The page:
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Picture 6

Put the frame on the textured side of the sheet metal. Make sure that the framework lies very close to the sheet metal. Coat the work piece with fluxing agent. Use silver solder with a work temperature of at least 770 degrees Celsius (1,418°F). Solder from the outside towards the framework.

Picture 7

Put the work piece on a soldering net and heat the whole up from downside (Pic. 8). Warm up the piece slowly until the fluxing agent evaporates. Then heat up more strongly until the solder melts. The frame is well soldered if inside the frame a silver shining seam is seen. Pickle and dry the work piece. Saw away the excess silver sheet, leaving about 0.5-1.0 mm of the sheet metal remaining. It prevents the solder from flowing back under the frame when enameling.

Picture 8

If you wish, you can now dome the work piece a bit. I prefer lightly domed enamel jewelry because I think it looks better, and it is much easier to stone a convex domed work piece. Dome it over a flat-round stake, (Pic. 9) but not in a driving block!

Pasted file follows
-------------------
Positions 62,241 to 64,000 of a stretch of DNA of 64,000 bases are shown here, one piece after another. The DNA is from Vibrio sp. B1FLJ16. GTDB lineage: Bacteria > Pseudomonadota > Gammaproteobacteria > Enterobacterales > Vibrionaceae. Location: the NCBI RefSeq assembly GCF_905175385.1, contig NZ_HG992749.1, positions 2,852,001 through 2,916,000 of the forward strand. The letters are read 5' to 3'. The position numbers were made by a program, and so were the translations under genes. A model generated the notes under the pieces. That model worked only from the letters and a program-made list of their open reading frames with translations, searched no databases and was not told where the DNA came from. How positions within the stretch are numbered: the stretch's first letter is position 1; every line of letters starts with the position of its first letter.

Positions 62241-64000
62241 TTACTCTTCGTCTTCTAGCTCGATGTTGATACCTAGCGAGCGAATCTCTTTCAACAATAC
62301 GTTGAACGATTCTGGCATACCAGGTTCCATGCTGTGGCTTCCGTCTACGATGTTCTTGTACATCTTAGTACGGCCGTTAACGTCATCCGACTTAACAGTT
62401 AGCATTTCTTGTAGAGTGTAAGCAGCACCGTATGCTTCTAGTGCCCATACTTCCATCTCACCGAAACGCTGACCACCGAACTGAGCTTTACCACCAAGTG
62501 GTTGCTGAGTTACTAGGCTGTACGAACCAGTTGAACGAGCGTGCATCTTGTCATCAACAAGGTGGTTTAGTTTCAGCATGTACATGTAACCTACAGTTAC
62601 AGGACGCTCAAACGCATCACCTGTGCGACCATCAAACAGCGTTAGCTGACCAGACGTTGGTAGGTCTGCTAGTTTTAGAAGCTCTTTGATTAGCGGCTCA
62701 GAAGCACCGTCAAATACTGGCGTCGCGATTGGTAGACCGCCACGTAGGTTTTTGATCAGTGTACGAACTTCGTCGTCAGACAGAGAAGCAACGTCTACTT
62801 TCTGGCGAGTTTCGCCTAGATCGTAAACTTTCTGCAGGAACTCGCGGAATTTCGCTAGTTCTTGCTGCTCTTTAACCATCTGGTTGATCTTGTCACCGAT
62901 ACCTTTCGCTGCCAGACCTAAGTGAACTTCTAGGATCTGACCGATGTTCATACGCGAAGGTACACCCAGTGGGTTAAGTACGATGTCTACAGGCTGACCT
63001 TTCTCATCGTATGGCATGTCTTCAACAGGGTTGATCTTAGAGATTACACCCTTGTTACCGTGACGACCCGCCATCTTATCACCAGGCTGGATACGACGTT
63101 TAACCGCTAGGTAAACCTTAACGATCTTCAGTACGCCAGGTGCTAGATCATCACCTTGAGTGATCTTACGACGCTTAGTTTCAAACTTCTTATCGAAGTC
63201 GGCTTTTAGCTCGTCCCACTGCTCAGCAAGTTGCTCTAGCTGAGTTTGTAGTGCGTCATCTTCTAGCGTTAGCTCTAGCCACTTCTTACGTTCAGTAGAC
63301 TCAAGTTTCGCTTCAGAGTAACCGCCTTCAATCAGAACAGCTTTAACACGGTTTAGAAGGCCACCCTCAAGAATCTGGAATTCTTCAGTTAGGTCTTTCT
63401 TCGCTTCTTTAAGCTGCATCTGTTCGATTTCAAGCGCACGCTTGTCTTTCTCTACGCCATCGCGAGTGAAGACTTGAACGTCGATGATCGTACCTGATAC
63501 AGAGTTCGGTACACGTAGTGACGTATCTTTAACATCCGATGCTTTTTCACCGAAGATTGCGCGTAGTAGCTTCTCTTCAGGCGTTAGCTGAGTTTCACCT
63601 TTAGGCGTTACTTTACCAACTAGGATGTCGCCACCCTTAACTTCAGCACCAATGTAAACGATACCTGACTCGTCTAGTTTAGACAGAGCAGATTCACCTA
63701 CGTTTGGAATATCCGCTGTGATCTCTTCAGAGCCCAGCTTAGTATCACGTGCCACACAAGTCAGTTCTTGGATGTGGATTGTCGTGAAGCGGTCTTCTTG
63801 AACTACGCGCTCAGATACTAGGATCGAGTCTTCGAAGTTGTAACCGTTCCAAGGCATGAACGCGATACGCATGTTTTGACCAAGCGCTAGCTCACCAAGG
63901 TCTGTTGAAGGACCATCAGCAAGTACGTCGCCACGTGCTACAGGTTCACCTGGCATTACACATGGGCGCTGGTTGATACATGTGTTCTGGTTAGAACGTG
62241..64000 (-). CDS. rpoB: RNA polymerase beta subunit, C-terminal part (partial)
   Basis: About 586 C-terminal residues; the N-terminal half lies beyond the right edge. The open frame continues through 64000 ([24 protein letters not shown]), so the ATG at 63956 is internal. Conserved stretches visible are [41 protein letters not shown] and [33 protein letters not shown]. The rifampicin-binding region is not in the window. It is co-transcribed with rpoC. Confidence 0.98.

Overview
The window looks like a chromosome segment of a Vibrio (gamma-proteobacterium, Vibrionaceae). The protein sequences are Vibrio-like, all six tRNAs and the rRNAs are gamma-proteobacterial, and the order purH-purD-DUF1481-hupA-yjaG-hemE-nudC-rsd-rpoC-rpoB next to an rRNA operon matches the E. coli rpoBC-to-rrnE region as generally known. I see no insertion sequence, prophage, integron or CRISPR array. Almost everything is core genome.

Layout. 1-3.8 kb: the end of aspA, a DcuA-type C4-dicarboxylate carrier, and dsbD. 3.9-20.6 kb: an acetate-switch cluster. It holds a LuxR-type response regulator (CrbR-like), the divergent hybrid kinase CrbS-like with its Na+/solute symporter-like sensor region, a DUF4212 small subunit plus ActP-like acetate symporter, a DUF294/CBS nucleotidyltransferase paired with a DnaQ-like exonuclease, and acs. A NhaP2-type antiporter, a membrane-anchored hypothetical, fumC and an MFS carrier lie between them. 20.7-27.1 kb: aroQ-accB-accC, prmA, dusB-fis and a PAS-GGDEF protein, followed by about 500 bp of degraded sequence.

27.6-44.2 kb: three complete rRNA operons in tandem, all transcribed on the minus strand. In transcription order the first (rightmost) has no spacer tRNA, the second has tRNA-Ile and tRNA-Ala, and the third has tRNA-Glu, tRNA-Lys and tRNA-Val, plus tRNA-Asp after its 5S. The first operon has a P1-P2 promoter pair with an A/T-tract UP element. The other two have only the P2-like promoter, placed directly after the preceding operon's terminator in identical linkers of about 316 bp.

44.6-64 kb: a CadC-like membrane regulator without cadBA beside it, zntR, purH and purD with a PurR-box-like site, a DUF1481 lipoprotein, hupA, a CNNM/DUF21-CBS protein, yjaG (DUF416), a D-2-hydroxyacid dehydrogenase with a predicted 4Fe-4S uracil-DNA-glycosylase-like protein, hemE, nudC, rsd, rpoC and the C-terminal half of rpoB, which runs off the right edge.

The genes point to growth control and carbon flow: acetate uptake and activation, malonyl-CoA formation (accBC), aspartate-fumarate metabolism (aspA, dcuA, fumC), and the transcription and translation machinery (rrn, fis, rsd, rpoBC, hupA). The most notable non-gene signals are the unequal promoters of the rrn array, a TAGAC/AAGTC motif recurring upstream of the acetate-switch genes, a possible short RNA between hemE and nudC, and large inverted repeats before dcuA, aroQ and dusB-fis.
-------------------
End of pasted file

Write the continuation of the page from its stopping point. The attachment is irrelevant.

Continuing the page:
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Picture 9

The next step is to solder the findings to the back. If you use commercial findings, be sure that the findings are made from Sterling or 925/1000 silver. Lower alloys don’t withstand the enameling temperature. I prefer to make the findings myself and use normally fine silver material.

Picture 10

Make the hook from an about 2-3 mm broad silver strip. (see pic 10, left). For the needle mount make a silver strip from an 0,7 mm thick sheet, broad about 5 mm and length about 30 mm. So that the needle mount looks good, the long sides of the strips get rounded off.

Picture 10a

Fold the strip over, so that one part is a bit longer than the other (pic. 10a), so it is easier to bend both ends apart later. Put the needle wire into the folded silver strip. For the needle, use a 0.6 – 0.8 mm round stainless steel wire. Firmly press the folded strip around the needle wire with flat-nose pliers. The wire should sit as firmly as possible (pic. 11). The needle bearing should be about 3-4 mm over the enameled back. To get the right height, set the nippers directly underneath the needle bearing and bend the two supernatant ends of the metal strip right-angled outward. Shorten both ends to approximately 5 mm.